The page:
Most people focus on the bigger picture. Do I have enough health and life insurance coverage? What will happen if I have an accident and break a leg or arm? Does my genetic history mean I’ll have heart troubles? Will I get hit by a bus because I was texting and walking?
For the general public, hearing is an afterthought, so often taken for granted. If we had it at birth, we expect it to always be there, not really giving a lot of thought to the possibility that it could someday diminish or be gone completely.
Within the four basic parts of the ear, there is any number of things that can happen to cause reduced hearing or even deafness.
By studying the conditions of the ear, doctors are able to determine more than just hearing health. Hearing health professionals can see a lot more than just an eardrum when they look into our ears. They can locate a lot of basic problems such as ear infections, ruptured eardrums, or a buildup of ear wax. But they can also diagnose some rare hearing disorders that can be disruptive to our daily lives.
There has been an increase in autoimmune disorders the past decade or so, but not as many cases of Autoimmune Inner Ear Disease (AIED), which is defined as a bilateral sensorineural hearing loss (SNHL). The condition is caused by antibodies, or uncontrolled immune cells, attacking the inner ear. Symptoms can include gradually worsening hearing loss accompanied by dizziness.
The onset of the disease could be as fast as three days or as long as ninety days. The yearly estimated occurrence of the disease is less than five cases per 100,000. It’s reported more often in women than men, with higher numbers of occurrence reported in their thirties and sixties. AIED is incredibly rare and is attributed to less than one percent of all diagnosed cases of SNHL.
The condition is diagnosed through a series of both blood and hearing tests for general autoimmune disease. This chronic disorder currently has no cure, though its effects on hearing and balance can be managed through the use of steroids and other medications as well as cell and gene therapy or surgery for cochlear implantation.
More common than AIED, Cholesteatoma has an incident rate of one in 10,000. There are two types of the disorder. Congenital, which is present at birth and involves a cyst-like growth located in the inner ear behind the eardrum. Its surmised in the medical field that it’s caused by skin cells growing in the wrong location. Acquired cholesteatoma is often found in adults, and usually in those with chronic or often occurring ear infections.
Symptoms involve hearing loss in addition to a foul-smelling discharge. While not a malignant mass, this pearl white-colored growth can cause permanent deafness if it is not taken care of promptly. If left undiagnosed, a cholesteatoma will get larger and expand, often leading to permanent damage within the inner ear.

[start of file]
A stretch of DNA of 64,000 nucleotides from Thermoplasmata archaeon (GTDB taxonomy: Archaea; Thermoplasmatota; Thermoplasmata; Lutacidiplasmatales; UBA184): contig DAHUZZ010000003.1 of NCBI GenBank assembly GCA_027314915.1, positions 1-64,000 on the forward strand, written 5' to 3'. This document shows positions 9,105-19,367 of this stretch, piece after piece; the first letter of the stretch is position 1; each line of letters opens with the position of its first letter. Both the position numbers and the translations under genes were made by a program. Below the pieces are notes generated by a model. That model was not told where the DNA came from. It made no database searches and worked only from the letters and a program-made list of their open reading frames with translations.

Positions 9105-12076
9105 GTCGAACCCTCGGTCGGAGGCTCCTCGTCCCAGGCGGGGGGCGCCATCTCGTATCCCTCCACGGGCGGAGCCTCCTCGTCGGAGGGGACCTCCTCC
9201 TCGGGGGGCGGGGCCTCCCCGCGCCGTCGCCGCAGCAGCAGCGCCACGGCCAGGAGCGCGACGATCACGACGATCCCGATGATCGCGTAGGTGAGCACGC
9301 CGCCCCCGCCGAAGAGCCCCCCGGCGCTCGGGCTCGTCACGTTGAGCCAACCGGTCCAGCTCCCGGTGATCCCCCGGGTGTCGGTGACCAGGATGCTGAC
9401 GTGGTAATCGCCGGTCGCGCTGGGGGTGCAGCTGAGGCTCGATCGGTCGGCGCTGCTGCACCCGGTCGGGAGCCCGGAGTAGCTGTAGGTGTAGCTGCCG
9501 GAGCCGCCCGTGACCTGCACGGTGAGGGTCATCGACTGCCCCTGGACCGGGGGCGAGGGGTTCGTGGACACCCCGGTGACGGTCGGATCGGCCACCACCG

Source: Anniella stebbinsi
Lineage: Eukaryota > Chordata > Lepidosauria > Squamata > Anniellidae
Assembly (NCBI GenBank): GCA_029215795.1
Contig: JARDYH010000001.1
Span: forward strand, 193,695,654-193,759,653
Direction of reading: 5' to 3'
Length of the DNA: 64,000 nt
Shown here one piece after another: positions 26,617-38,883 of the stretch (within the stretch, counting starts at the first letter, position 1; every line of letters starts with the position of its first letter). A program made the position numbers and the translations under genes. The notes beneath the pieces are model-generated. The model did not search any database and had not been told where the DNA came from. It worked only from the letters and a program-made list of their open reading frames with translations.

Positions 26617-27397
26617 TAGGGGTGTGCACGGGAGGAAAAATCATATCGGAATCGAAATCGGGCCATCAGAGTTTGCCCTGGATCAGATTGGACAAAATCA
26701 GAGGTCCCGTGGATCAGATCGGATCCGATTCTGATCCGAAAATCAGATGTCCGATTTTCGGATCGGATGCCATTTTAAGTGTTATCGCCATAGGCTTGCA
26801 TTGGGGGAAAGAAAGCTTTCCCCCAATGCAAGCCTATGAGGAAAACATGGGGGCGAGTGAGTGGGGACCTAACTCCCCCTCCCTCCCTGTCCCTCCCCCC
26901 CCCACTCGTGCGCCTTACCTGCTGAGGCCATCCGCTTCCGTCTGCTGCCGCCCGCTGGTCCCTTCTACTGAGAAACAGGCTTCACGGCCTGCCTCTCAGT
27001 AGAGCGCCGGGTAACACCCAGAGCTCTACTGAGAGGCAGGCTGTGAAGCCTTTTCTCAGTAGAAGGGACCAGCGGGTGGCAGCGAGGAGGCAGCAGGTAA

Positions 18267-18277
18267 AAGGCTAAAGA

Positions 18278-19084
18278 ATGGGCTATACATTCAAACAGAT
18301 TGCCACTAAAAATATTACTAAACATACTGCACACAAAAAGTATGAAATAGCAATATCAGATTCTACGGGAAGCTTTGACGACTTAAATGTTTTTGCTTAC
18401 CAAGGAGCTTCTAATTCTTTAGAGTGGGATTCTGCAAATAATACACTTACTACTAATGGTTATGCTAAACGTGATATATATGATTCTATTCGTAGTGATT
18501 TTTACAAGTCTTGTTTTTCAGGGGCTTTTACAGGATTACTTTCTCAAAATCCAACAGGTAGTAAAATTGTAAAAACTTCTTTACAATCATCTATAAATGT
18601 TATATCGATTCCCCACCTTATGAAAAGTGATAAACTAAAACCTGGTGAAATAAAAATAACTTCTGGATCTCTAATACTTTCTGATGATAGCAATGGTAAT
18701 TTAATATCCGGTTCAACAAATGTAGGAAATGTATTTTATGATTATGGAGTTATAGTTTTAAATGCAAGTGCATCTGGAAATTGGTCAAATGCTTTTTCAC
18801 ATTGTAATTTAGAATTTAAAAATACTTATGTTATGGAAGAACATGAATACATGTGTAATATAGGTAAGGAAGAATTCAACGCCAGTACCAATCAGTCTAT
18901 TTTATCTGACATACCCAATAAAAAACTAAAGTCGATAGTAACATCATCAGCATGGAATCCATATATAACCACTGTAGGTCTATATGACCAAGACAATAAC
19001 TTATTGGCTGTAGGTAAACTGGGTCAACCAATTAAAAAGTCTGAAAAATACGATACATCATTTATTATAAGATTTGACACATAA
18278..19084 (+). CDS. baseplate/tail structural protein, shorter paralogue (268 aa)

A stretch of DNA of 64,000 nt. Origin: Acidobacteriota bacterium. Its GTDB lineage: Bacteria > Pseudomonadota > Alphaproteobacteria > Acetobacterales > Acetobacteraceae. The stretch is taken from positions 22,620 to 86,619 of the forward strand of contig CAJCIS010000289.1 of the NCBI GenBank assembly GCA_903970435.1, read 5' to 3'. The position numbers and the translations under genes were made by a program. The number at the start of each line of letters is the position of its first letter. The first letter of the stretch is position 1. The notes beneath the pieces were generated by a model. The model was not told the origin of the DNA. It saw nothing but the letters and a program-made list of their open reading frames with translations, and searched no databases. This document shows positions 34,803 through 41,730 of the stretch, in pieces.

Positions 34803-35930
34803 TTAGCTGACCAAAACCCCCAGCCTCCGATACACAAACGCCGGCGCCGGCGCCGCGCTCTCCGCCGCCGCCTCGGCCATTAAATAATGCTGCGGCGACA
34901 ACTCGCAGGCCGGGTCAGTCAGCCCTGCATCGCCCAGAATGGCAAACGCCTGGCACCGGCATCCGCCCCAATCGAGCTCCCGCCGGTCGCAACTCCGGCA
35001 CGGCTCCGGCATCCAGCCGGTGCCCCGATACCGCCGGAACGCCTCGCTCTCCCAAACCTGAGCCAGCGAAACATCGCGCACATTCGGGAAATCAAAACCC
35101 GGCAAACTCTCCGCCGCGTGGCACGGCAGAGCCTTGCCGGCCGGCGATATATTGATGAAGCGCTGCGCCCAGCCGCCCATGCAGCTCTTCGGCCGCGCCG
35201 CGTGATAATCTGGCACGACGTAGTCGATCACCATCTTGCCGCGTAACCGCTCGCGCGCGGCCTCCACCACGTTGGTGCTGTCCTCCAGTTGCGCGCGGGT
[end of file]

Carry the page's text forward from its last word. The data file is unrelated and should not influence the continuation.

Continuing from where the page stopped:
Destruction of these delicate structures can result in balance issues or dizziness as well as problems with nerves and facial muscles, occasionally leading to paralysis. Often infected, this toxic substance can spread throughout the body and in rare instances cause severe conditions such as meningitis and abscesses of the brain. Fortunately, these masses can be surgically removed.
Normally affecting just one ear, Meniere’s Disease, occasionally referred to as endolymphatic hydrops, is often found in people between the ages of twenty and fifty. Symptoms include increased pressure or a feeling of fullness within the ear, vertigo, and tinnitus as well as a fluctuating hearing loss.
There is currently no known cause for the disease, but doctors presume it’s due to an unnatural amount of fluid in the tubes of the inner ear. It affects approximately one out of every one thousand people. Doctors use hearing assessments and balance testing in addition to blood tests to exclude other diseases.
Considered a chronic condition, Meniere’s discomfort can be minimized through treatments of medications used for nausea and motion sickness. There has also been a success when using vestibular rehabilitation in conjunction with hearing aids and a Meniett pulse generator to apply pulses of pressure through a ventilation tube to the ear canal.
Affecting fewer than one percent of the population, Superior Semicircular Canal Dehiscence Syndrome can cause nausea, vertigo, and such an incredible sensitivity to noises that sufferers don’t even want to perform such simple tasks as turning their head to look the other way or walk across a room.
Caused by a hole, even as small as a pin, within the bone of the delicate inner ear, this debilitating disease can make patients complain that the sound of their own voice or pulse is too loud to tolerate. One such patient described it as being able to hear his eyes move.
In order to treat the condition, doctors will use a CT scan of the inner ear to determine if there are any open cavities in the temporal bone which covers the superior canal. Often corrective surgery is an option, though there are risks of loss of hearing as well as nerve damage. Rehabilitation while healing is taking place is required to allow the brain to adjust and the inner ear to heal.
If you or a loved one have symptoms of hearing loss, seek out a qualified hearing health professional. They will do a complete exam and make recommendations based on their findings. While these disorders are incredibly rare, the ability to hear is a precious gift that we should not take for granted. Make an appointment to get your hearing checked today.